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Preparing for the Season

While many of us are stringing lights and wrapping presents, there’s another season for which we should also be preparing – the 2023 Indiana Legislative session.

What youth and child issues are likely to be discussed? What data exists that should inform legislative action on those concerns? How can we involve more young people in the legislative process, through both making space for their voices and modeling the civility and exchange of ideas so needed for our democratic process?

The gaps in opportunities and achievement for Indiana’s youth have been clear for years. The upcoming session presents the chance to take significant actions to enhance our kids’ well-being. What follows are a few of the youth-centered issues that would benefit from action:

Early Literacy

  • In the 2021-22 school year, 81.6% of Hoosier third graders demonstrated reading proficiency through the State’s IREAD-3 assessment. While this is similar to 2020-21 proficiency levels, these levels are down significantly from each of the prior ten school years.
  • Black and Hispanic students’ average proficiency rates are, respectively, 17.5% and 12% lower than the state average. These widening gaps suggest disproportionate pandemic impacts and a need for targeted interventions.
  • While access to high quality early learning experiences is known to be foundational for literacy, in Indiana, 57% of Hispanic families and 72% of rural families live in areas without enough licensed childcare providers.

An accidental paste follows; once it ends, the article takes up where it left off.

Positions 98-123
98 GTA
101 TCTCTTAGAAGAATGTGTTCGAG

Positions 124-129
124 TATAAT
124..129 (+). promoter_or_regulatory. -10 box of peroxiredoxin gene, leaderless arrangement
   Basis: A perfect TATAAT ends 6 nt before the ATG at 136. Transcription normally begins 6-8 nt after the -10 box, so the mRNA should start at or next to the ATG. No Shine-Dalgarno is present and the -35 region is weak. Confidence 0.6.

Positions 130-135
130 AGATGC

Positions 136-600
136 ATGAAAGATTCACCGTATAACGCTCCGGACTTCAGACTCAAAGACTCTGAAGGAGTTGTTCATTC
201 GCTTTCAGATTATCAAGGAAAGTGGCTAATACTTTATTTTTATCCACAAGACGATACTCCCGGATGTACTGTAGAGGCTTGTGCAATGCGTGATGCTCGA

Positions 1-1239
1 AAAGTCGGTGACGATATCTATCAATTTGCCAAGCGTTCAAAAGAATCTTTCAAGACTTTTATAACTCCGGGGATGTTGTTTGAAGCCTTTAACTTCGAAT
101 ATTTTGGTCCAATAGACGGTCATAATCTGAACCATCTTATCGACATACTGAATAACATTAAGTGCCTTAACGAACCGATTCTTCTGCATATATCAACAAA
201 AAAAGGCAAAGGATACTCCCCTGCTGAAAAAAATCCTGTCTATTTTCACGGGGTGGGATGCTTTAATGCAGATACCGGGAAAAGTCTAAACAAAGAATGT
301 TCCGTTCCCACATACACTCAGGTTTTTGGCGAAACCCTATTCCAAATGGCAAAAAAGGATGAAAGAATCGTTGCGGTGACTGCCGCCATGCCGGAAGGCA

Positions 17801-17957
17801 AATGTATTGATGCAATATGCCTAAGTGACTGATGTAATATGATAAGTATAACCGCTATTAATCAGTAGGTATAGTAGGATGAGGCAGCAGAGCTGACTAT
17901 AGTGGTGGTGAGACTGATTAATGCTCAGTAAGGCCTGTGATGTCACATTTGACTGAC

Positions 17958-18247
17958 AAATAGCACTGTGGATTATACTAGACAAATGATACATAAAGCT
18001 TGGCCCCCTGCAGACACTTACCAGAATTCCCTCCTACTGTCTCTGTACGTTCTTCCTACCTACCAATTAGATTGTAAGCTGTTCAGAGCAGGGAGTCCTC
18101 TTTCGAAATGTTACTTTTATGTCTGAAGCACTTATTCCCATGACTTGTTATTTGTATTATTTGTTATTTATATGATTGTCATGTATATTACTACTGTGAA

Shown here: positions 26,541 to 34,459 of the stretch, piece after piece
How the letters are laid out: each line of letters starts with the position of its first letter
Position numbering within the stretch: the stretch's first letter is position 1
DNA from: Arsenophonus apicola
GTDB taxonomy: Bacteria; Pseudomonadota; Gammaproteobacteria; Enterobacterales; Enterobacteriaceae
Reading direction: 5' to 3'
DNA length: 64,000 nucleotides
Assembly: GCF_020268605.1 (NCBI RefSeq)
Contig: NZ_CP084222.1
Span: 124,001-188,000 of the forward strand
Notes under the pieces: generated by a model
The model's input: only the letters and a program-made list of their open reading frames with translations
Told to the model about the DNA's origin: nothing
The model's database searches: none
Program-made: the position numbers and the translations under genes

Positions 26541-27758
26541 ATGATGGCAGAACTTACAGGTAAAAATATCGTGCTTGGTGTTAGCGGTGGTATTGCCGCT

Mental Health

  • Three out of every 10 Indiana high school students reported that their mental health was most of the time or always not good (including stress, anxiety, and depression), according to the 2021 Youth Risk Behavior Survey.
  • 28% of Indiana adolescents ages 12-17 have a mental, emotional, developmental, or behavioral problem.
  • In 2021, 82 counties in Indiana had mental health shortages, meaning that the county does not have enough mental health care providers to meet the county’s demand. 85% of the Hoosier population lives in mental health shortage areas.

Post-secondary Completion

  • According to a November 2022 report from Ascend Indiana and EmployIndy, job growth in the state is projected to be strongest in occupations requiring postsecondary credentials (Master’s degrees 13.1% growth, Associate’s degrees 7.9%, Bachelor’s degrees 7.3%).
  • Indiana’s college enrollment rate is at its lowest level in 10 years and has been declining since the 2014-15 school year. In the class of 2020just over half (53%) of high school graduates had enrolled in postsecondary education within a year after graduation.
  • The 21st Century Scholars program offers enrolled students up to 100% coverage for their tuition at 2- or 4-year Indiana colleges and universities. Those enrolled complete college at rates significantly higher than their non-Scholar peers (36.6% vs 27.4%), making it important that all eligible students have an easy path into the program. However, many of those eligible do not successfully complete program enrollment. For example, while 69% of Black Hoosier students are eligible for the 21st Century Scholars program, only 17% are enrolled.